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Manufacture This

The blog of the Alliance for American Manufacturing

Will Burger King's "inversion" rouse Washington to the task of tax reform?

Everyone is up in arms about Burger King today.

The King. Home of the Whopper and the Kids Club. There are a lot of different ways to say “America,” but nothing says it quite like a fast-food burger chain. And when one of the biggest announces that — thanks to a merger with the Canadian doughnut chain Tim Hortons — it’ll be moving its corporate headquarters to Ontario where it can take advantage of a lower tax rate, Americans become upset.

The public reports being very aware of the concept of corporate tax “inversions” – the practice of an American company buying a smaller, foreign-based one and reincorporating in that country to advantage itself of its lower tax rates. And, if polling and the reaction to Burger King's  the public doesn’t like it.

So will this rouse Washington?

It’s a fair question. In the short term, the Obama administration has talked about using executive action to put the kibosh on inversions. Others have suggested poking at the bees nest that is corporate tax reform. An oft-repeated statistic is that effective U.S. corporate tax rate is 40 percent, the highest among Organization for Economic Cooperation and Development (OECD) member countries, and advocates of reform say that hurts the competitiveness of American-based businesses.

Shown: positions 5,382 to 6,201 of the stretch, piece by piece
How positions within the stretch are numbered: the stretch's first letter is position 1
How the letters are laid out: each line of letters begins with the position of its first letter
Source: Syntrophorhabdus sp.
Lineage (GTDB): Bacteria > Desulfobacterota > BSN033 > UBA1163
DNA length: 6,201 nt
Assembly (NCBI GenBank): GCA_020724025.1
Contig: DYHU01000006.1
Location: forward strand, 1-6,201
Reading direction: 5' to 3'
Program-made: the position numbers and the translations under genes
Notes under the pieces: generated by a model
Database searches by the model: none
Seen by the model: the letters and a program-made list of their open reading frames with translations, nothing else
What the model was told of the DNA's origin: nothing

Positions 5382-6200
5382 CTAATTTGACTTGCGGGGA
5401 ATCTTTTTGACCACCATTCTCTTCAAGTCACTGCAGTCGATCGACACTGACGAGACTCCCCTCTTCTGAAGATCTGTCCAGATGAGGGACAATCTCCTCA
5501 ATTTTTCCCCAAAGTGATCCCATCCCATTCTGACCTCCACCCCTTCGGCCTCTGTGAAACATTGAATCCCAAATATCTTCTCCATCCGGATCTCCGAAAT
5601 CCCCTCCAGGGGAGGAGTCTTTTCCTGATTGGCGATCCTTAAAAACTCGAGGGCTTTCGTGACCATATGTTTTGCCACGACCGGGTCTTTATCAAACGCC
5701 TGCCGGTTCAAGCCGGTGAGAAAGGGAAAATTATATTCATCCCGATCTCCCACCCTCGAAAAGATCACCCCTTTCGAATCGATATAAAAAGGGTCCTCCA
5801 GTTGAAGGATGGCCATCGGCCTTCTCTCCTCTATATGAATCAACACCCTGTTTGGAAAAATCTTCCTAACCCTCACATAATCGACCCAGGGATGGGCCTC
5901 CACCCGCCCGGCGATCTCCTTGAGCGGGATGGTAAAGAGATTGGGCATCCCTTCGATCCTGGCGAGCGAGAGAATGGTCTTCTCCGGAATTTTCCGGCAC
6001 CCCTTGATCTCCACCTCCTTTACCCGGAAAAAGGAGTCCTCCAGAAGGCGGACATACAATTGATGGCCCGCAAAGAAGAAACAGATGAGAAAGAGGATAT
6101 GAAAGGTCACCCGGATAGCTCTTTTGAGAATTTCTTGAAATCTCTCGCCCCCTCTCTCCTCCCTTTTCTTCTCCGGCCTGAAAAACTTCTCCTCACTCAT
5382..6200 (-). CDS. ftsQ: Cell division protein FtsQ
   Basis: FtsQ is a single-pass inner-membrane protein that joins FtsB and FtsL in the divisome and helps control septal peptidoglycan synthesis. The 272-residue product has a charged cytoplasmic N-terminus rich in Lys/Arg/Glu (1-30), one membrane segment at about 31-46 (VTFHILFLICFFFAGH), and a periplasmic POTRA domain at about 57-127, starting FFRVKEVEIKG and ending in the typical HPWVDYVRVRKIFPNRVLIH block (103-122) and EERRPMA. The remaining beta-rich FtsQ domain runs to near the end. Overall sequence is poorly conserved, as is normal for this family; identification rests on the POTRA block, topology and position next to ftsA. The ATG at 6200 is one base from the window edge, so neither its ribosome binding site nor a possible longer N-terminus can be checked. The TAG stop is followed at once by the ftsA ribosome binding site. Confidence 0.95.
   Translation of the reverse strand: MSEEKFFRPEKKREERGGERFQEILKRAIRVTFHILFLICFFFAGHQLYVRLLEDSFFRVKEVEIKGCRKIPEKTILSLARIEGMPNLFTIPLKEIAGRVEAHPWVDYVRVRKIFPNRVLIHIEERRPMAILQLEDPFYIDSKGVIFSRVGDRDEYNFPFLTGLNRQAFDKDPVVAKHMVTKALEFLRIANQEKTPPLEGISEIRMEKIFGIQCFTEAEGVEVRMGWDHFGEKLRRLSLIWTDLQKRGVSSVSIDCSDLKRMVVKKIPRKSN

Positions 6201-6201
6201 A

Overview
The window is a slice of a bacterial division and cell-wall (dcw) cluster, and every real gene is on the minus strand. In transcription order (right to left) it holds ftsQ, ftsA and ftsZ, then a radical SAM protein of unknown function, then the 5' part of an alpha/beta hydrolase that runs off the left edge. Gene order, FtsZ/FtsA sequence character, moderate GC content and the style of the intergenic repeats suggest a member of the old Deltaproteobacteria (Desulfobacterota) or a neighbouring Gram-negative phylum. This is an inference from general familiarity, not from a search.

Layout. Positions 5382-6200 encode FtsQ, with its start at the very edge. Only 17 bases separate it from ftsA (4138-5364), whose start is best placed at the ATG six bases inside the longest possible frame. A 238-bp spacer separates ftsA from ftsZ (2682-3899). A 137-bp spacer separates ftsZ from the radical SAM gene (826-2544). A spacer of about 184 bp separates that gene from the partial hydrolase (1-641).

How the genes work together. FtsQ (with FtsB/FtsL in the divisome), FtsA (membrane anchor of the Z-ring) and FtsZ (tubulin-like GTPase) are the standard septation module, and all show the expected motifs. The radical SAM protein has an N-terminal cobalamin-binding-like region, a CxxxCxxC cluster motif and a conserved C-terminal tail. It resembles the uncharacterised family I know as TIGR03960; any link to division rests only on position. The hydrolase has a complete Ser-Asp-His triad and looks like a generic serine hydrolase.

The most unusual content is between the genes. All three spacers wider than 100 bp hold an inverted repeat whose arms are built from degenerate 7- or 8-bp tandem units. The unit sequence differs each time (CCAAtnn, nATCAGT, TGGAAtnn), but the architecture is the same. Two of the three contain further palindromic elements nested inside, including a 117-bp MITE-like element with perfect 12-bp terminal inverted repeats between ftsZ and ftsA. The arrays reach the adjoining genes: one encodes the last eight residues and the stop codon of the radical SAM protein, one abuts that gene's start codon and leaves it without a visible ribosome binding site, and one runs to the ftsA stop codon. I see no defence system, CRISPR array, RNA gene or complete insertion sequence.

But that second option is most definitely a long-term goal. Corporate tax reform is gonna be a heavy lift on Capitol Hill:

Other Congressional watchers see the exits remaining open until Members of Congress tackle broader corporate tax reform, a project that won’t start in earnest until at least next year. “From a practical perspective, for this to mean anything, it would have to be retroactive, and I can’t see Republicans agreeing to that,” says Antonia Ferrier, formerly a Republican staffer on the Senate Finance Committee. “This is really hard policy.”

It is really hard policy, because it’ll touch the whole economy. The whole thing! So here’s a hard truth that must accompany it: Any attempt at tax reform must preserve the current incentives that are afforded the capital-intensive industries in manufacturing.

And no, we’re not just talking about putting hamburgers together. The goal of tax reform shouldn’t simply be a broadening of the tax base in order to lower rates. It must reward investment at home. It should have the goals of enhancing economic growth, improving the climate for our nation’s manufacturers, and creating a long-term path to future prosperity for companies that manufacture in America and for the workers they employ.

Make it here with American workers? Enjoy the tax benefits.

Simple enough, right? Remember where manufacturers stand — and what they stand to lose — as the debate over tax reform gets served up hotter than a flame grilled burger.